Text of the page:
Men are to care for, provide for, and protect women, which is totally Biblical, but you have all of this John Wayne hypermasculinity mixed into Driscoll’s ministry as well…so it is reported. Women are looked at, first and foremost, as sex objects. Women are often self-conscious and ashamed of their bodies, because of all the open and shameless public talk about sexuality. Women are often shamed, disgraced, and pressured to think in terms of “pornographic ideals” of womanhood. In a sense, this creates an imaginary rape culture, a frat boy culture, a totally evil, spiritually abusive toxic influence that leads to some people even losing their Christian faith. This hyper-sexualized culture, toxic theology, and bullying–this is the sort of stuff that’s going on there, so they say: a hyper-masculinity, with way too much testosterone, straight out of the high school locker room.


Although the Christianity Today podcast does a good job at apparently painting a picture of how hyper-sexual, and frat-like Driscoll’s ministry really is–it offers no Bible verses or any sort of Scriptural correction to the problem. Mike Cosper even uses occasional cussing to explain everything, as if this were just how a Christian should respond to this, without any scruples except for bleeping himself out on the more extreme cuss words. Further, the use of melodramatic music, and people claiming knowledge about the “Cold War era,” being the source of all of Mark’s masculine views, was to me essentially their liberalized critique of this; and I say liberalized, because it’s clear that this Christianity Today podcast is coming from an egalitarian point of view–in which there are really no distinctive male and female roles in the decision-making process. “Partnering,” but definitely not submitting to the husband’s final decision–this is just un-Biblical feminism…the Jezebel spirit at work. Citing Mark Driscoll not as an extreme example–but as an actual representative of complementarianism–in order to drift people further away from the Bible’s vision of the genders, and into feminism, into emasculating and feminizing men even more. Feminism has always grown as an overreaction to male chauvinism. People like Mark Driscoll actually encourage feminism to thrive, develop, and grow! If these allegations are true and accurate, then he should definitely acknowledge his wrongs and publicly, clearly, and explicitly apologize to his fanbase in order to self-correct his extremes!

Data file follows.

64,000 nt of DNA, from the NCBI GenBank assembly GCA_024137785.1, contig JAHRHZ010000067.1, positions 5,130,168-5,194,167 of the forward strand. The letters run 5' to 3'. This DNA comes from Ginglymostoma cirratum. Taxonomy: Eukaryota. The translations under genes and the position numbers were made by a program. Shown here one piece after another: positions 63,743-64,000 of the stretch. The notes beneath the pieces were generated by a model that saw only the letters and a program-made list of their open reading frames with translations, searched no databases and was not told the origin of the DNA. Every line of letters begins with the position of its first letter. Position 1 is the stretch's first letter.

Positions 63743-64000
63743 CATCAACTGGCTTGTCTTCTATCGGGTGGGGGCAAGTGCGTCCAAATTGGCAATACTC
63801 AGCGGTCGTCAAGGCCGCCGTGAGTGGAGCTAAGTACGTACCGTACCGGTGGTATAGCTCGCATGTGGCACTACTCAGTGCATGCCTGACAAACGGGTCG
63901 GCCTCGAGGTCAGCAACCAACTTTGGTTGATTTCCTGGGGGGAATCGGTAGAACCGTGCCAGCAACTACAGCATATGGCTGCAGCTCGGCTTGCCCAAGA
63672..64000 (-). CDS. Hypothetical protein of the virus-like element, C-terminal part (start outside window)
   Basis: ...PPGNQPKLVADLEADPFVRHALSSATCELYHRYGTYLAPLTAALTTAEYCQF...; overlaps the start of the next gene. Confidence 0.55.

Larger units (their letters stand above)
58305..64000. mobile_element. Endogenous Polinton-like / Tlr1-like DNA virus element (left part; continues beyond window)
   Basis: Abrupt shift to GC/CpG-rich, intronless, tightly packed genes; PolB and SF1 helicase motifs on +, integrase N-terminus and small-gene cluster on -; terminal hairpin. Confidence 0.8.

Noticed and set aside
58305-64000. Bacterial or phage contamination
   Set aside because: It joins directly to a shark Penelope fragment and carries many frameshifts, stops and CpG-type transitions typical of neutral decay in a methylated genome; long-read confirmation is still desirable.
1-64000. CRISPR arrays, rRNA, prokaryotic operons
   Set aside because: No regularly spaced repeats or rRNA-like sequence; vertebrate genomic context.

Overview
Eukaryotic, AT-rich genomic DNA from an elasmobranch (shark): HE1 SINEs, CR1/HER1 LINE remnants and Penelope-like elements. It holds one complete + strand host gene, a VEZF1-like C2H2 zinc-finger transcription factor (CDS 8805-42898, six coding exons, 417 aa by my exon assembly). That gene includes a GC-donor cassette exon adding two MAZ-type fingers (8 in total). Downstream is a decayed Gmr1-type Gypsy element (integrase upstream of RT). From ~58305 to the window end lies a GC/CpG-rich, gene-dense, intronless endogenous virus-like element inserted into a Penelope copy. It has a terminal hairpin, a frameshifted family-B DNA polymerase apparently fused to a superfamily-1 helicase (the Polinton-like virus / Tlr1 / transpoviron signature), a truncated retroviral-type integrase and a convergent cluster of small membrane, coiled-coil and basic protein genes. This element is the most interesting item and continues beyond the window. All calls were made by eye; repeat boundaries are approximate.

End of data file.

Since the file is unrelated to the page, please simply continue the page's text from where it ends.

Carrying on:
Titus 2:2-5: “Teach the older men to be temperate, worthy of respect, self-controlled, and sound in faith, in love and in endurance. Likewise, teach the older women to be reverent in the way they live, not to be slanderers or addicted to much wine, but to teach what is good. Then they can urge the younger women to love their husbands and children, to be self-controlled and pure, to be busy at home, to be kind, and to be subject to their husbands, so that no one will malign the Word of God.” None of this exists in this Christianity Today podcast. This magazine claims to be the main voice of evangelical, Biblical Christianity. In my opinion, Christianity Today is not a good representative of Biblical Christianity. If you want better representatives, then go to websites like, and I think Christianity Today is likely overrun by Democrats and liberal Christians, which are merely claiming to believe in the Bible. I do not trust the opinions, assessments, and critiques that are drawn by Christianity Today anymore than I do by those of Charisma. Some of their observations about Mark Driscoll might be realistic, because I have personally seen pastoral abuse at work several times; and I know what it looks like, but I’m not saying that I think Christianity Today’s response to Mark Driscoll’s abuses are adequate.


In the 1950s and 1960s, there were a lot of classic romance movies that came out, as are shown on Turner Classic Movies (TCM). People like Jimmy Stewart, and eventually Tom Hanks, are perfect examples of the kind of men that I see being pictured in the Bible. A man should treat a woman with respect; and although he is the leader, he treats the woman with respect, earns her trust–sometimes he might even pull back; and want to be pursued by her. He’s joking around with her, he’s making her feel great about herself, he’s leading, he’s real, he apologizes when he messes up. This is the kind of man that should exist in Biblical Christianity. Such characters often communicate openly and freely with women, back and forth in two-way conversations, lots of communication, sometimes with levity, sometimes with seriousness–but there’s always a conversation going on between the man and the woman. She is extremely beautiful; and the man is extremely confident about who he is. Men are not questioning their looks: they’re merely having conversations about many things; and then they grow together, and do romantic activities with one another. This is a Biblical view of male-female relationships. Genesis 26:8: “Isaac caressing his wife Rebekah”; “Isaac was sporting with Rebekah his wife” (NIV; KJV).